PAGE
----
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Low-cost and scalable fluidic pumping system.

Investigating biological processes often requires model systems that mimic naturally occurring physiological environments. Many animal models and cell lines have served as gold standard tools for biomedical researchers to investigate biological functions in laboratories. Yet, many vital bio-activities such as hormones production rely on fluid dynamics to propagate signalling molecules at the right place and time throughout the body. In investigating such long-range communication mechanisms, a need exist to precisely mimic and control physiological fluid environments in laboratory settings. As a result, many commercial pumping systems are now available:

Programmable syringe pump system
Peristaltic Pumping system
Pressure controller system
Yet, commercial solutions come highly expensive and are difficult to customize based on application requirements. As a result, various low-cost open source solutions have recently emerged in the literature:

Open-source syringe pump system
Pressure controller
Piezoelectric pumping system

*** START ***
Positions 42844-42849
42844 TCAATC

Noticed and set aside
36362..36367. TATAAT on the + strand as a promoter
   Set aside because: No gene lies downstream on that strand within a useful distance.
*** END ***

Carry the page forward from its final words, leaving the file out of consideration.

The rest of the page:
Although being low cost and easily customizable, open-source solutions lack an intuitive user interface allowing to easily adjust pumping parameters without modifying the underlying source code of the system.

The present project aims to improve the design of the PiFlow system by designing a graphical user interface to be displayed on an LCD touch screen display to adjust flow rate parameters easily. Specifically, the interface will allow the user to select between three different modes. The static flow mode will allow setting a constant flow rate (uL/Min) to be executed for a pre-defined flow time (Sec). The dynamic flow mode will allow the user to select a range of flow rate values where the system will linearly adjust the pumping rate (uL/Min) following a pre-defined sweep rate (uL/Min) adjustable through the interface. Lastly, for applications requiring higher complexity, a custom mode will allow the upload of a CSV file containing a list of flow rate parameters to be executed by the system. The underlying code of the interface will be made available for modification and improvement on the Github Project Page. Overall, the interface serves as a first design iteration utilizable in various microfluidic open source systems.”

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